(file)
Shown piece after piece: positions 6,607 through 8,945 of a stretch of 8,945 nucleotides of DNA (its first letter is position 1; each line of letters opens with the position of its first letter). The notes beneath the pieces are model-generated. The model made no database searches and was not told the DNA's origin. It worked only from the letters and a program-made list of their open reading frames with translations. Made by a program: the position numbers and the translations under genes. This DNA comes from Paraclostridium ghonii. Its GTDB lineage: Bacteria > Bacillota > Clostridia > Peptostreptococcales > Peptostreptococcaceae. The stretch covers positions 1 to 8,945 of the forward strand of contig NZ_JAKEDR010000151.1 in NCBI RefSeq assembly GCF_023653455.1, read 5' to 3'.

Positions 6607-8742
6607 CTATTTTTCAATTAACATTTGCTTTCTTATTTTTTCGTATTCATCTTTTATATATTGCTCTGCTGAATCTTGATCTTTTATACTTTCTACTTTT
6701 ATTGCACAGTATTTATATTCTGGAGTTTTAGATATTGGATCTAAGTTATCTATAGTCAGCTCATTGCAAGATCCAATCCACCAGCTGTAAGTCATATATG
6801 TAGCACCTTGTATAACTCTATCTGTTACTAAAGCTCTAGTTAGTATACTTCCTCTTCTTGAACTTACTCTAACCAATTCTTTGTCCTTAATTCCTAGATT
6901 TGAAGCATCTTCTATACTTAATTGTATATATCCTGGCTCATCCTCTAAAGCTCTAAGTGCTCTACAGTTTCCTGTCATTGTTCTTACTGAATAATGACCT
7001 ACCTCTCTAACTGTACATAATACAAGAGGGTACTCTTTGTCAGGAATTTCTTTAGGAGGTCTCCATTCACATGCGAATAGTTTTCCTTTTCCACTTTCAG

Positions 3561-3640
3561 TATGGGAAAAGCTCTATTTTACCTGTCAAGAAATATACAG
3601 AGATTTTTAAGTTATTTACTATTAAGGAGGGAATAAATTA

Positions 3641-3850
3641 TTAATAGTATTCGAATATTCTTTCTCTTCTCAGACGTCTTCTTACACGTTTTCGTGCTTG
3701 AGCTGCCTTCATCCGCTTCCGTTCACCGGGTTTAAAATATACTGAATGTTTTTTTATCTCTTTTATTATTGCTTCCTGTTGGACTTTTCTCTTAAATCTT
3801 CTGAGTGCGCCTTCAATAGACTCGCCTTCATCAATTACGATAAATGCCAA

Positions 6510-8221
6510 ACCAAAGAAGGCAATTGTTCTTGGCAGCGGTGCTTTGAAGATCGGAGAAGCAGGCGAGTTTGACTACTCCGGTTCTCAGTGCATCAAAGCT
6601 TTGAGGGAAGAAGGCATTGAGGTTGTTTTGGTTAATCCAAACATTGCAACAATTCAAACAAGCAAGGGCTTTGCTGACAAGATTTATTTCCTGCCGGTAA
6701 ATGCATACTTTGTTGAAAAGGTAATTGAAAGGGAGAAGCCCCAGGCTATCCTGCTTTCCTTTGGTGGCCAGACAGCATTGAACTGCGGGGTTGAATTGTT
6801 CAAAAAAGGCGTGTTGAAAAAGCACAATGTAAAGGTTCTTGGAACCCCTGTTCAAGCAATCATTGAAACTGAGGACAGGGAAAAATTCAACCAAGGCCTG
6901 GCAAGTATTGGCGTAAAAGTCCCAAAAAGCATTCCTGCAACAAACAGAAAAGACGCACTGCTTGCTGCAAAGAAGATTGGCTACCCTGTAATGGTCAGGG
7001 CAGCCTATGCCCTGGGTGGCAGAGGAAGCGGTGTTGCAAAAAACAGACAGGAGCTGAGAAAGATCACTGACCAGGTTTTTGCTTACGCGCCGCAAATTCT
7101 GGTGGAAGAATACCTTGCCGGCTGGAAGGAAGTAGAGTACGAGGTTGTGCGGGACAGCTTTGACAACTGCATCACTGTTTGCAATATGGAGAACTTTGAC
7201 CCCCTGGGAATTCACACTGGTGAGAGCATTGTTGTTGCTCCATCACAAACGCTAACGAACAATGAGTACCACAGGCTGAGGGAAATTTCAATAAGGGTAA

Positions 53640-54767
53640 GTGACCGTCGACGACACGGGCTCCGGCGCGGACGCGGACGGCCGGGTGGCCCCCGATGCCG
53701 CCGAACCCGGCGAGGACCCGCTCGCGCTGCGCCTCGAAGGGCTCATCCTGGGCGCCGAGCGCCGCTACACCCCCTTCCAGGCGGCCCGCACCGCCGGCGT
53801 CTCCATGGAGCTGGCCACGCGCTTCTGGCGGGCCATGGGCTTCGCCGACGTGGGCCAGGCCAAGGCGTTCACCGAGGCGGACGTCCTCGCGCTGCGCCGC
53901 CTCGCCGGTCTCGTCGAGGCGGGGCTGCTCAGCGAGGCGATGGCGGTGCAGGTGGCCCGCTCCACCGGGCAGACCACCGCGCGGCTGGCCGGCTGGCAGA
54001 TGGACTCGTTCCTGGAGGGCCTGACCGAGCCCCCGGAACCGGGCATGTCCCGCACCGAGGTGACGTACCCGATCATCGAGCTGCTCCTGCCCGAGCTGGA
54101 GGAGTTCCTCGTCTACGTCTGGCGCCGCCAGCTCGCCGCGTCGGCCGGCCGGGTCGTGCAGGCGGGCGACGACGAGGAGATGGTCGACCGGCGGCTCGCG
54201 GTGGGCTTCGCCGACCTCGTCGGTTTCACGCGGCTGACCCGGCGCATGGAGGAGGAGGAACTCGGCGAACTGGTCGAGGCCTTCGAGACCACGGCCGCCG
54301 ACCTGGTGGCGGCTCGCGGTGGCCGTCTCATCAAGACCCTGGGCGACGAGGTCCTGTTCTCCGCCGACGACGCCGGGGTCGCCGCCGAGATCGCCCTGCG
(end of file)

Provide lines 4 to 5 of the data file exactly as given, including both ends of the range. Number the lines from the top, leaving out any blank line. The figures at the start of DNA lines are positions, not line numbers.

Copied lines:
6701 ATTGCACAGTATTTATATTCTGGAGTTTTAGATATTGGATCTAAGTTATCTATAGTCAGCTCATTGCAAGATCCAATCCACCAGCTGTAAGTCATATATG
6801 TAGCACCTTGTATAACTCTATCTGTTACTAAAGCTCTAGTTAGTATACTTCCTCTTCTTGAACTTACTCTAACCAATTCTTTGTCCTTAATTCCTAGATT